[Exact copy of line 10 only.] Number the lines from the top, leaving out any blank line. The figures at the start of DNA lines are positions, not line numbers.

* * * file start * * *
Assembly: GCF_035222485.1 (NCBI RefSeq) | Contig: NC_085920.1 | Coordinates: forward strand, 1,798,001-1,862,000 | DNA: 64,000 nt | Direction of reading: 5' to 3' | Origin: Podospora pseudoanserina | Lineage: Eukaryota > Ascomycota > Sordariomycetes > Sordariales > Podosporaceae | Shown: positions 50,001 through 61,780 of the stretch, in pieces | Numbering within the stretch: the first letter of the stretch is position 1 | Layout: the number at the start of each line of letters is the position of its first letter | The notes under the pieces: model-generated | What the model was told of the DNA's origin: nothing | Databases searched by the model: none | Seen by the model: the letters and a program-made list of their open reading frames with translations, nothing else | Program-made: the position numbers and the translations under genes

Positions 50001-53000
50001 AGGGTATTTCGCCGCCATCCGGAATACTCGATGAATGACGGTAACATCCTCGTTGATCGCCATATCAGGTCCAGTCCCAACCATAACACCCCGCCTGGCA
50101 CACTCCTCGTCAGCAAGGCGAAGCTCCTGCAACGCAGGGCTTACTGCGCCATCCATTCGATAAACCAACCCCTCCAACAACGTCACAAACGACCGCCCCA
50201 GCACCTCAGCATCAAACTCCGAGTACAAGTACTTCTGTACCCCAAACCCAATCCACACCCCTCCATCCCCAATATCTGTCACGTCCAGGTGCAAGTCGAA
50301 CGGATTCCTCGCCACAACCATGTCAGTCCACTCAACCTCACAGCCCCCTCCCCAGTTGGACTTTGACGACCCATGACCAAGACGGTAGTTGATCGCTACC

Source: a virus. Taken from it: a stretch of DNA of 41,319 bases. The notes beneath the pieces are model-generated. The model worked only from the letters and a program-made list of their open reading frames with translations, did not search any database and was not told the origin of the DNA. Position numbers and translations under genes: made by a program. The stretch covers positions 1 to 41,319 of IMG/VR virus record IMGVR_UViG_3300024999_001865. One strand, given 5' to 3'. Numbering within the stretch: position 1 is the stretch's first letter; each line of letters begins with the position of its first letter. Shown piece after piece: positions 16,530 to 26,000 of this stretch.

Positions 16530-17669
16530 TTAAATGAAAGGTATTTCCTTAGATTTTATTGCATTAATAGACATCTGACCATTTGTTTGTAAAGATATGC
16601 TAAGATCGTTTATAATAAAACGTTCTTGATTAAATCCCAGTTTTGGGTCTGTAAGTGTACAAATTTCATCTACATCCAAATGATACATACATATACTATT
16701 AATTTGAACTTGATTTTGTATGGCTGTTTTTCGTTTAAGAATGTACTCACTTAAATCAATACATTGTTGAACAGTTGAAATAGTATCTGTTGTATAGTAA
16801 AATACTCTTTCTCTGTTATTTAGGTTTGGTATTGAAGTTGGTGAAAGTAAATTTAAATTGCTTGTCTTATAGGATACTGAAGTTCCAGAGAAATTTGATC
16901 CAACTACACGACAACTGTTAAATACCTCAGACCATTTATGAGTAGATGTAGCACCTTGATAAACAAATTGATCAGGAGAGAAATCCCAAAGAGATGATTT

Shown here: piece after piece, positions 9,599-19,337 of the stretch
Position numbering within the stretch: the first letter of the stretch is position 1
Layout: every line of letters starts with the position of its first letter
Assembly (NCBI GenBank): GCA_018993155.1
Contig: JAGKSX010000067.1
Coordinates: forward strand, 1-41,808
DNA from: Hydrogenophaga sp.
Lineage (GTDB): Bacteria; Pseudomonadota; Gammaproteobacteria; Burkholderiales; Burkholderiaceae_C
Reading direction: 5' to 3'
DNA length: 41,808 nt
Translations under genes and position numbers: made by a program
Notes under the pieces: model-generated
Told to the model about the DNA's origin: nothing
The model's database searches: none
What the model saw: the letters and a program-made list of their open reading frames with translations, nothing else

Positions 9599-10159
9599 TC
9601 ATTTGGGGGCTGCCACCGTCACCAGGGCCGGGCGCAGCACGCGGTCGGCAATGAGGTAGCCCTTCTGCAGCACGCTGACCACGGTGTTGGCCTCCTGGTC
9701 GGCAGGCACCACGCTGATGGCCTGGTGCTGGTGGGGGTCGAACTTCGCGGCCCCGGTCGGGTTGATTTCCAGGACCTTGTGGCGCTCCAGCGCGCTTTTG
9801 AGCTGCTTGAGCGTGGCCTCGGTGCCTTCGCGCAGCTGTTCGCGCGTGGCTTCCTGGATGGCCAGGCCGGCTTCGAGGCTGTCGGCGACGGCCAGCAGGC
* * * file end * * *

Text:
16601 TAAGATCGTTTATAATAAAACGTTCTTGATTAAATCCCAGTTTTGGGTCTGTAAGTGTACAAATTTCATCTACATCCAAATGATACATACATATACTATT